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23 Sep 2022

Art program helps people living with dementia

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September 23, 2022 Category: Seniors Posted by:

ABOVE PHOTO: Sylvia M. paints a colorful pattern at an “ARTZ in the Making” program.  (Photo/PCA)

By Jay Nachman


ARTZ Philadelphia is the only nonprofit organization dedicated to using group interactions around arts and culture to enhance the quality of life and well-being of people living with dementia and their care partners, according to Susan Shifrin, who founded the organization in 2013.

“Our mission is to reach anyone and everyone who is affected by dementia-related conditions of any kind,” she said.

ARTZ Philadelphia presents evidence-based programs that connect people who are living with dementia and those they love to artists and cultural organizations. These connections help build caring and supportive communities that restore and preserve the self-esteem and dignity of participants, regardless of their race, background, address, or economic resources.

“For those living with dementia, engaging in the arts, whether it’s a visit to a museum or a concert, enhances the quality of their lives, inspires creativity, and empowers self-expression and continued self-realization,” Shifrin said.

Through ARTZ Philadelphia programs, care partners of people living with dementia rediscover the relationships with their loved ones.

 “[Care partners] see [their loved ones] in a very different setting,” Shifrin said. “They see them responding to art. They see them offering insights, which are often extraordinary. And they remember, ‘Oh, yes, this is what I love about this person. I love his sense of humor. And he’s making everyone laugh.’”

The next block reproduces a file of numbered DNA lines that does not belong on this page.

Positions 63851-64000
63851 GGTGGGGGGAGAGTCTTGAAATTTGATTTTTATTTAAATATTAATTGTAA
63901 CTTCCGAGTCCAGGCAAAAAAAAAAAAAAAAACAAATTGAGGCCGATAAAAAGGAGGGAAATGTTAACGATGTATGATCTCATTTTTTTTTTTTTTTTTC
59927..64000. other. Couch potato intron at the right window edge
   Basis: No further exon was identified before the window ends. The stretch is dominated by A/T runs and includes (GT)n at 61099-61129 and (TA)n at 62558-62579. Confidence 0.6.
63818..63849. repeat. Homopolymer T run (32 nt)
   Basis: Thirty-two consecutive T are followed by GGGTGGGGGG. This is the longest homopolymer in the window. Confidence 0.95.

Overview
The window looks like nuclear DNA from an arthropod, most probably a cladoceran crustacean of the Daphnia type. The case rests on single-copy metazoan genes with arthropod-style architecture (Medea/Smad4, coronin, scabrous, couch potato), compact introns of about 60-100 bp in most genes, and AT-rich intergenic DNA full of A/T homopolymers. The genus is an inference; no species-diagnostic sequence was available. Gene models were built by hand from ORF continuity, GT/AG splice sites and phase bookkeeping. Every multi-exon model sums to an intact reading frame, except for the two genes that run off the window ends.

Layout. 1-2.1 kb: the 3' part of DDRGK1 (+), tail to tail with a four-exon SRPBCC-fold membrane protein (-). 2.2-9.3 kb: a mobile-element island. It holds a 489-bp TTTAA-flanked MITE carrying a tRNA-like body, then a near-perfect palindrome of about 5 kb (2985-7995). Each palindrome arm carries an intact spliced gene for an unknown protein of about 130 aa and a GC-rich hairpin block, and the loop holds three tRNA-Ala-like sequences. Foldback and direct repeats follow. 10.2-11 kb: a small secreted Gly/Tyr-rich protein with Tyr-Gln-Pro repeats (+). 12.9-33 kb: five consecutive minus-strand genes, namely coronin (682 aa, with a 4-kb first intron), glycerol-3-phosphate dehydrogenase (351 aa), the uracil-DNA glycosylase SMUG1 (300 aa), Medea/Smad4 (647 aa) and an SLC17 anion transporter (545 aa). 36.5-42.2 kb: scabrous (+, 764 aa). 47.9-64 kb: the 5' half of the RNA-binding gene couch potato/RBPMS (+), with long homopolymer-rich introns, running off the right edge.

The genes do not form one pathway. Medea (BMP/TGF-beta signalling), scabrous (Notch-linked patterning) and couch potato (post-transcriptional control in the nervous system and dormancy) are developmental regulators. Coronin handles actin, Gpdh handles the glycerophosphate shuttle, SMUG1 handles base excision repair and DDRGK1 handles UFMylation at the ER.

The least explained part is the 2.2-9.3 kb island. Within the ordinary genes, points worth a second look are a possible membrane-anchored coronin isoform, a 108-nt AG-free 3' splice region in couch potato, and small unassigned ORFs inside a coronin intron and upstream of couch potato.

That was the experience of Susan (last name omitted for privacy) following the dementia diagnosis of her husband, Daniel, who now lives in a care facility.

“There’s not that much that a person with Alzheimer’s and a caregiver can do together,” she said.

ARTZ Philadelphia programs provided human interaction, beyond taking walks and going out for coffee. 

“It was a lot of stimulation, a lot of interaction; it was very positive,” said Susan, 65, of Center City. “And it was something we could do together. I could make some comments about art. He could make some comments, and it felt closer to normal. He had a lot to say, at least in the beginning. There isn’t a lot out there like that.”

Daniel was a drummer, so he had an artistic side. 

“Music was a huge part of his life,” she said.

Equally valuable to Susan was the respite and support she received from her peers. ARTZ Philadelphia offers conversation groups to provide support and community for caregivers who are in similar situations.

“They’re going through the same thing,” she said. “When my husband was at home, they knew exactly everything I was talking about.”

Besides being able to unburden herself, fellow members of ARTZ Philadelphia groups were able to share practical advice about what worked for them. 

“That made a big difference,” Susan said.

By design, care partners find a different kind of support with ARTZ Philadelphia. 

“The goal of our programs is to stimulate care partners intellectually and to engage them creatively,” Shifrin said. “All the things we do with the people they’re caring for also give them (a mental break), say, two hours where what they’re thinking about has nothing to do with illness.”

In addition to being an accessibility advocate, Shifrin is an art historian, curator, and educator. She founded ARTZ Philadelphia after hosting a series of workshops and programs for visitors living with dementia at the Berman Museum of Art at Ursinus College, in Collegeville, where she was the museum’s educator for a number of years.

“It showed me in a very palpable way the power of creating a safe space, a validating space and being able to have a common, shared experience,” Shifrin said.

Prior to the pandemic, ARTZ Philadelphia served about 2,000 people living with dementia-related conditions and their caregivers each year. While taking tentative steps to establish safe, in-person programming, much of ARTZ Philadelphia’s programs and resources are now online, allowing the organization to serve approximately 8,000 people nationwide.

“We do absolutely everything we can to help people feel safe, welcomed, comfortable and joyful,” Shifrin said.

For more information about ARTZ Philadelphia’s free programs, call: (610) 721-1606 or go to:

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